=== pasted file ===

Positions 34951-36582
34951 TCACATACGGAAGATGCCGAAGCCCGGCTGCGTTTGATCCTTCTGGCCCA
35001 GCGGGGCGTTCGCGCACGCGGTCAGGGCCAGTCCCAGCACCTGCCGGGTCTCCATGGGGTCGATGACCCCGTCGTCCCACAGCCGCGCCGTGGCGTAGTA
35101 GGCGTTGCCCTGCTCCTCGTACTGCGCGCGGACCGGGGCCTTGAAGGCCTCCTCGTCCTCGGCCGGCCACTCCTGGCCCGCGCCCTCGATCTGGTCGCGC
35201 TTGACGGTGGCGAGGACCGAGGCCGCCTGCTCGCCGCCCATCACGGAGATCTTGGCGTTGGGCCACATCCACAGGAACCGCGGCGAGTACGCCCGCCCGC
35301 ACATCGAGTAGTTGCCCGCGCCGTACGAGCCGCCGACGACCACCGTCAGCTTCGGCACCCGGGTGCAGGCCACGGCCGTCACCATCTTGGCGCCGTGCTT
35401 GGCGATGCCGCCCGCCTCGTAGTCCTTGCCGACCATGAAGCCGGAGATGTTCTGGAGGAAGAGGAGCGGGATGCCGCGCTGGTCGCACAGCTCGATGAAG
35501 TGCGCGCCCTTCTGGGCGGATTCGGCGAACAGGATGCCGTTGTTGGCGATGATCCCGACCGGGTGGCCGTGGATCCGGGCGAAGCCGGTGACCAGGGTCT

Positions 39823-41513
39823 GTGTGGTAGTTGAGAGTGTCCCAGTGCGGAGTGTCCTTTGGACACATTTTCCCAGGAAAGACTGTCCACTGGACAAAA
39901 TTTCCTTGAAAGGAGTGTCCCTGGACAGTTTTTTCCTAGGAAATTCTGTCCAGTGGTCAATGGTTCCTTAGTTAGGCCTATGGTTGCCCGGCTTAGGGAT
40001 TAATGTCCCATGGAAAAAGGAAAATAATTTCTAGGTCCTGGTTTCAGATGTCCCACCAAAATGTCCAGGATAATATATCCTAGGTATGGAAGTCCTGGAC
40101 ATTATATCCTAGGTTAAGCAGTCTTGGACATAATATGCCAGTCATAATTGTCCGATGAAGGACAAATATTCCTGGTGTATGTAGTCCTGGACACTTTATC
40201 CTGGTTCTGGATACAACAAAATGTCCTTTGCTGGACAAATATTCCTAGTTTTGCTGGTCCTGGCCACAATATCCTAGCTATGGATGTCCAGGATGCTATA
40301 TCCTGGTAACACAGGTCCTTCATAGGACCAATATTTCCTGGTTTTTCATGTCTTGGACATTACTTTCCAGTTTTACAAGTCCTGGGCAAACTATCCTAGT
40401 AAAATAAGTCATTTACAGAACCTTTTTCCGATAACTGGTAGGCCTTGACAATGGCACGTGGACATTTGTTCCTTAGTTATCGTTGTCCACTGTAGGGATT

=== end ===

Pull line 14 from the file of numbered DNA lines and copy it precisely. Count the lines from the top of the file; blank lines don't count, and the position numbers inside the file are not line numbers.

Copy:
40201 CTGGTTCTGGATACAACAAAATGTCCTTTGCTGGACAAATATTCCTAGTTTTGCTGGTCCTGGCCACAATATCCTAGCTATGGATGTCCAGGATGCTATA